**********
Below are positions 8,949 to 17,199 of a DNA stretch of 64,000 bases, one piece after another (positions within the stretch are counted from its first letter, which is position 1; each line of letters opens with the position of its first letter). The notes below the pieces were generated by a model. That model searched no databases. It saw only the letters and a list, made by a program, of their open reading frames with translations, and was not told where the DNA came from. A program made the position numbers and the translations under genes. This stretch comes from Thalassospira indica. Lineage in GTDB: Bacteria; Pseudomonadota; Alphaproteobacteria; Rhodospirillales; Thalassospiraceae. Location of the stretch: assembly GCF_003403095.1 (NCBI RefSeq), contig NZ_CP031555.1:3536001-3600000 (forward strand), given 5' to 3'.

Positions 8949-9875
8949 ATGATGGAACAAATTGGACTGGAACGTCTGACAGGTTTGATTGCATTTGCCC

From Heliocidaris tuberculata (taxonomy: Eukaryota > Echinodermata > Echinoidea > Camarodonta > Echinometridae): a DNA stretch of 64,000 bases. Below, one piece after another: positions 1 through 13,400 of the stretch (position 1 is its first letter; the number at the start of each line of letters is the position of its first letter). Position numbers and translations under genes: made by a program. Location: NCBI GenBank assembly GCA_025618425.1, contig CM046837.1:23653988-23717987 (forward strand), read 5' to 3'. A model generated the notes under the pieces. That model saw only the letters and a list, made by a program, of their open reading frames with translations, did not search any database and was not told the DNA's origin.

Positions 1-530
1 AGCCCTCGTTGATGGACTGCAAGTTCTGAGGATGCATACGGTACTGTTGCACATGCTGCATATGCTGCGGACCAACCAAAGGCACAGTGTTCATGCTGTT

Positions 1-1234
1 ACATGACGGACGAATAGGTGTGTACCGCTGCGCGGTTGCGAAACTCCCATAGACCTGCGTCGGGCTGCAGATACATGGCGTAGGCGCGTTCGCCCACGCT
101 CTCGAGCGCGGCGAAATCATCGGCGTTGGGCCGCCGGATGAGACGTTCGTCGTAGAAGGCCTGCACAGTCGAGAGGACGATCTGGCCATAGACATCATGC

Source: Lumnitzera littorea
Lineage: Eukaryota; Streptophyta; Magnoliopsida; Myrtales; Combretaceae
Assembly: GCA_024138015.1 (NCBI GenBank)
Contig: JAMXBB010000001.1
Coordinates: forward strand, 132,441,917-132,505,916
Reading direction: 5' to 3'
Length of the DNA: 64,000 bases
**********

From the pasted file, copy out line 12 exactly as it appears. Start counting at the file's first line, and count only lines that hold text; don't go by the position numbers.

Assembly: GCA_024138015.1 (NCBI GenBank)